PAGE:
As this conversation went on, my husband and I kept looking at each other. First with amusement about the parallels between this topic and the abortion debate. As the debate wore on, we really started to wonder if we should go ahead and have the big conversation with our kids since they really seemed to have very strong opposing opinions. The kids continued their lines of thought, trying to convince the other that they were right. It was like watching a tennis match.

In my head I was trying so hard to decide what to do: would I be a bad mom if we didn’t have that big talk? Is it really in our best interest to have that discussion with a 10 year old and 8 year old? My husband and I just looked at each other with a slight amount of panic and silently came to a decision to not have that discussion.

We congratulated the kids on having a well debated topic and we told them how proud we were that they never started fighting, but continued to use kind language with each other. Honestly, the kids did a great job of articulating why they thought their opinion was the right one. We helped the kids agree to disagree and explained that sometimes the best thing you can do is hold your opinion and let someone else have theirs too.

It ate at me. For weeks I second guessed my decision to take the easy way out. I knew that when we made the decision it was more about us feeling uneasy and unprepared than it was about anything else. Over breakfast one morning I told a friend about my story. She listened to everything including my own self doubt. Instead of telling me that I chickened out, she reminded me that sometimes situations have more than one teachable moment; my husband and I picked the one that was right for us. The other moment that we had skipped over would be waiting in the back of our minds for when the time was right for that big discussion. We had not lost our moment we just cataloged it away for later; and for us, that was the best we could do in that moment.

What are your tips for approaching challenging teachable moments? Share below! 

Explore this idea through children’s literature: What is most important at any given time? “Being present” in The Three QuestionsBy Jon Muth

Calm, Cool and Collected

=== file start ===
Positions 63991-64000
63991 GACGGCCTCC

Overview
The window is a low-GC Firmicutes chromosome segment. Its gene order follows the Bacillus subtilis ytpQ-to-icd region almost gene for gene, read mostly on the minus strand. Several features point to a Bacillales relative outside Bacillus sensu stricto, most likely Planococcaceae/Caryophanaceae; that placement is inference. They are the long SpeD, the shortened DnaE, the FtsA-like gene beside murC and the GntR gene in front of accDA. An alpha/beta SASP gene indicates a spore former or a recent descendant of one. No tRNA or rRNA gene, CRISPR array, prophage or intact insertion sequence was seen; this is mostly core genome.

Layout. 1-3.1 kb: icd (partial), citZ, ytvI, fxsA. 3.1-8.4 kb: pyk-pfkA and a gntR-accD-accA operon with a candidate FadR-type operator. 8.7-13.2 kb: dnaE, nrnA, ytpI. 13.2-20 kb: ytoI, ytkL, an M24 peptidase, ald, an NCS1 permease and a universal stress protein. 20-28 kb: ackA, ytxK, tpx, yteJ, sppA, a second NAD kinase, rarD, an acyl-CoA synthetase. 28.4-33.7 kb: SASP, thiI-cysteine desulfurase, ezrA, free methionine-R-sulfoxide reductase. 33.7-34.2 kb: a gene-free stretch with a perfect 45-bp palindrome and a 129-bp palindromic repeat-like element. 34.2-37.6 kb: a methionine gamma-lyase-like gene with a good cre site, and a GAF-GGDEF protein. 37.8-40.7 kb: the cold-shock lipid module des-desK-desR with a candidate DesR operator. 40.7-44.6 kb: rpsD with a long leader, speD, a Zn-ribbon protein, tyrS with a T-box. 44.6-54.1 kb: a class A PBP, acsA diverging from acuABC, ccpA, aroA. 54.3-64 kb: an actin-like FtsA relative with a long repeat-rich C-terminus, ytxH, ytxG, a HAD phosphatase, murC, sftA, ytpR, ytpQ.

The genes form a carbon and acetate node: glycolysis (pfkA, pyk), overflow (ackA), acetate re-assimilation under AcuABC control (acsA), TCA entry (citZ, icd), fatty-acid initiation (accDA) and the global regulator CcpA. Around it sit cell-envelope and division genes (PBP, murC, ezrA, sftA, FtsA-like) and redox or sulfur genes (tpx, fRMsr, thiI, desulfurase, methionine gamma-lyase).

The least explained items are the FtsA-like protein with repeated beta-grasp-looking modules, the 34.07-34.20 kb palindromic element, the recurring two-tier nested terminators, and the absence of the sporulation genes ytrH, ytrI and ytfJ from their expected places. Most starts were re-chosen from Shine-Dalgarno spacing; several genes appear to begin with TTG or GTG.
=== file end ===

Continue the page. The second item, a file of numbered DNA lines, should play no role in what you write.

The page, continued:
Thinking

It finally happened. I have been working with my 3 and 5 year old kids on naming emotions and finding coping mechanisms for anger and frustration from the time that they were wee babes, and wouldn’t you know it, they have gone and thrown it all right back in my face.

“Uhm, mom, I think… maybe you need to find something calm to do. You aren’t being a very Peaceful Piggy.”

Great. That’s all I need. My 5 year old trying to teach me a lesson. I don’t want to slow down. I am sure that everyone within a mile radius of me can feel my intensity today, but I don’t care. I just want to get everything on my to-do list done. Now. Yesterday. And who does that child think she is, anyway?

“Thanks for the reminder,” I am glaring at my 5 year old. “But it is time to get going. Now. Get. Your. Shoes. On.” 

Okay. To be fair, there really is no rush. It is just that I am tired and cranky and we just got back from an emotional trip out of town and there are loads of laundry to do and I desperately need a nap. I am also a fair bit hungry, so getting the kids to put back on the shoes they took off for lord knows what reason and leaving church for the comfort of home sounds oh-so-appealing at this moment. So… let’s get a move on.

“Maaaaayyybbeee try a deep breath. Or play with toys. I like to play with toys when I am angry.” My 5 year old keeps digging deeper as she ever so slowly puts on her shoes. Today’s lesson in church was on meditation and finding ways to calm down when we feel overwhelmed, frustrated or angry. It was about finding a peaceful place in your heart so that you can take on the day, feel powerful, and love yourself and your neighbor. I should know. I put the lesson together myself.